Helaman Pratt

By Bertha Pratt, his wife

Helaman Pratt was born May 31, 1846 at Mt. Pisgah, Pottawattamie County, Iowa. He was the son of Parley P. Pratt and Mary Wood Pratt. His father was born in Burlington, Osage county, New York, April 12, 1807. His mother, Mary Wood was born at Glasgow, Scotland. She was sealed September 9, 1844 to Parley P. Pratt as his wife for time and all eternity in the Nauvoo, Illinois temple by the hand of Brigham Young.

As the date shows, Helaman Pratt was born while his family was on the way to Utah. It was 1847 that the Pioneers entered the valley. (The Pratt Family, however, had stayed in Winter Quarters for a time.) I think his mother and father got to Utah in 1848. I have heard him tell that his birthplace was a wagon. He was his mother’s first child. After him came his sisters, Cornelia Pratt and Mary Pratt Young, and brother, Mathoni.

He grew up in Salt Lake City in his early days. He shared the herding, plowing, watering, etc. incident to the life in a new community where everything had to be wrestled from the soil. He attended the early school taught by Mrs. Dillworth and Mrs. Mellam, and when a young man played in the orchestra for the dances of that early period, taking part in all the fun as well as playing for the dances. I’ve heard him tell of a joke they played on a friend who was somewhat a hypochondriac. They would tell him he looked sick, ask him where it hurt, and kept it up among them until the boy really was sick and had to leave the dance.

They had a farm south of the city, now occupied by the city. Aunt Ellen lived on the farm and kept the boys, of whom there were several, while they worked the farm. Things were scarce in those days, especially those that had to be freighted across the plains. She used to say to the boys, “Boys, I have hidden the sugar on the top of the cupboard, and don’t any of you get into it.” She was a sweet soul and loved every one of the boys, though she herself only had one. Two of her daughters married Sam Russell and their descendants lived in Salt Lake. One, at least, has achieved fame as an educationalist. Sam Russell’s sister and Mrs. Johnson who lived together with Aunt Sis in Chuichupa.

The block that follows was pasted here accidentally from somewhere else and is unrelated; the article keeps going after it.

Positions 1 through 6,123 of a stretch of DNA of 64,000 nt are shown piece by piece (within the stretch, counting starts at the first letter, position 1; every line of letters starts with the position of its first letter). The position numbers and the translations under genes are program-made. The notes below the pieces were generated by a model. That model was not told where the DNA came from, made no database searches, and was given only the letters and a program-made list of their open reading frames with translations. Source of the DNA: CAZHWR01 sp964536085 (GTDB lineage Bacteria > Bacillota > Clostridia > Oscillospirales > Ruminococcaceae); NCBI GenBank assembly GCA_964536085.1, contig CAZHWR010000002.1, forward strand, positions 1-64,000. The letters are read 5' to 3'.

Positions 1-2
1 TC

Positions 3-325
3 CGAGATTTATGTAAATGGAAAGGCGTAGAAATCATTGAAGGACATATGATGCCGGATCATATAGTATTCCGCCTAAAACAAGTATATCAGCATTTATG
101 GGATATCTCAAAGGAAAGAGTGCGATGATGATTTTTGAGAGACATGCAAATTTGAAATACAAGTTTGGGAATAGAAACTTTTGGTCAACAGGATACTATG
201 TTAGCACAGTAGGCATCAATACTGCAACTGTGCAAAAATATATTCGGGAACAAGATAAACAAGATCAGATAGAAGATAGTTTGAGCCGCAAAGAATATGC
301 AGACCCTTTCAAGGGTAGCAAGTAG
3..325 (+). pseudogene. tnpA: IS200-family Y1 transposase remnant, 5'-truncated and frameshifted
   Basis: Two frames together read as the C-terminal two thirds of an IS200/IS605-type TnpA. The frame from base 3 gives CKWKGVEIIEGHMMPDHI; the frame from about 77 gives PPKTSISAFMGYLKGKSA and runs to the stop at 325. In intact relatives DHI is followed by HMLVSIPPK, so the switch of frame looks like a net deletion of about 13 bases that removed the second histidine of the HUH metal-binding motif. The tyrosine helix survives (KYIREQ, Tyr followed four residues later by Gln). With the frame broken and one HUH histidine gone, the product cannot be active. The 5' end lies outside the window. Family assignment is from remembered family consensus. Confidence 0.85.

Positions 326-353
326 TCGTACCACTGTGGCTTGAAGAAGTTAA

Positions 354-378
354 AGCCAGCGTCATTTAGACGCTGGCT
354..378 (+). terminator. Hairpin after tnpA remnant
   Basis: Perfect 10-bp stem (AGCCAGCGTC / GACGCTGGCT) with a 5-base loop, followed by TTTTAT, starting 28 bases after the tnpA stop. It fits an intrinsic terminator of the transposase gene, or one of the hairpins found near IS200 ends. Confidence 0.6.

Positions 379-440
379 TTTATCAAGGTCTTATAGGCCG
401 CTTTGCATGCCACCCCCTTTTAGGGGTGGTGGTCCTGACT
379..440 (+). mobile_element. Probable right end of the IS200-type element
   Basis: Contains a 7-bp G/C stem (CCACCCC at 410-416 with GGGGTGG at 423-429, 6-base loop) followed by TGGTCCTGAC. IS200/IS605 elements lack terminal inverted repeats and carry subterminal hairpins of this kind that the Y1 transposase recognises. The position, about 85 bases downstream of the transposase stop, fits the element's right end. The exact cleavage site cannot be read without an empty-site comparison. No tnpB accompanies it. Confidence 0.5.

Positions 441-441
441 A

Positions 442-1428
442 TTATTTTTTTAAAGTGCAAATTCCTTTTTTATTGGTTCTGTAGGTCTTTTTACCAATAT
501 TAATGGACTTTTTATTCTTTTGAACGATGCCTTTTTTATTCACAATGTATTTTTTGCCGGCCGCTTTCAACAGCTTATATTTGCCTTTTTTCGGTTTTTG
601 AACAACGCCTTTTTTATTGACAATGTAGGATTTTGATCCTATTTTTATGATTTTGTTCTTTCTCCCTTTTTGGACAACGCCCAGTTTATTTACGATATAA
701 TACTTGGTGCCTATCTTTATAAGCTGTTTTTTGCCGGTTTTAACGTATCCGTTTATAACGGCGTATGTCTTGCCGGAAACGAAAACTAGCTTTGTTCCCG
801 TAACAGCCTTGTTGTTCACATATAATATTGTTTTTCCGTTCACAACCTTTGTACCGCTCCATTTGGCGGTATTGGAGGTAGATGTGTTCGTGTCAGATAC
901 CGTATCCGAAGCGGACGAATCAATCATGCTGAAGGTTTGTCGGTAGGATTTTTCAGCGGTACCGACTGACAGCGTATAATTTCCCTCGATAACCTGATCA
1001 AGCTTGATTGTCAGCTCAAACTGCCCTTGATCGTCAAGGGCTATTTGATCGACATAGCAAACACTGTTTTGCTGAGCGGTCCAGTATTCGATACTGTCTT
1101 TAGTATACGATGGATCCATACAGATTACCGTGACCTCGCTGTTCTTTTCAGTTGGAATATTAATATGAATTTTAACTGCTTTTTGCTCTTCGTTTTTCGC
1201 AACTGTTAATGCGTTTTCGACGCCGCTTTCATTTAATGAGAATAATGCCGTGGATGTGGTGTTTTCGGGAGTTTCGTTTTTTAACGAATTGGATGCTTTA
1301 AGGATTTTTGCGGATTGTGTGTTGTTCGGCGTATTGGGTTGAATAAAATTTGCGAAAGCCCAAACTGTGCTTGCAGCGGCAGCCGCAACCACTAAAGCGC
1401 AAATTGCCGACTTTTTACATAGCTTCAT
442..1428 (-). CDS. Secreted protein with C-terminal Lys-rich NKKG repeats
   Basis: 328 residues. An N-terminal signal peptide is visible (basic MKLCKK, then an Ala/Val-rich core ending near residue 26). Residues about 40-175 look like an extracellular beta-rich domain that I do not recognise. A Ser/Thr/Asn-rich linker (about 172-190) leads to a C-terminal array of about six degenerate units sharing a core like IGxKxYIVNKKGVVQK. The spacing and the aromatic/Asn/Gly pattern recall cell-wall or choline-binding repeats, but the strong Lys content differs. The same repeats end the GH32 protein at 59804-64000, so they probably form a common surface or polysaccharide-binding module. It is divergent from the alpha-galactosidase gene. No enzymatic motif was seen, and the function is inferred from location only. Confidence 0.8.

Helaman Pratt was called to aid in setttling the Muddy, Nevada. He was engaged to be married to a Miss Parks, a beautiful girl from one of the first families in Salt Lake society. She refused to go with him on this mission so the engagement was broken and he went alone. While on this mission, he met Emeline Victoria Billingsly, who was sealed to him as his wife July 25, 1868. She was the mother of Rey, Leon, Gladys, and some others who have been dead for a long time.

Helaman, together with Billy Segmiller and others, founded Prattville, near Richfield in Swiss County. He was living there when he married Dora Wilcken, April 20, 1874. They were sealed by Apostle Wilford Woodruff. I remember their wedding very well. We were living in the big house in Liberty Park and we had so many people at the wedding. Both Helaman and Dora’s friends lived in Salt Lake. Those were the days when plural marriages were sanctioned by the church and there were no laws forbidding it, so they could celebrate as at any wedding.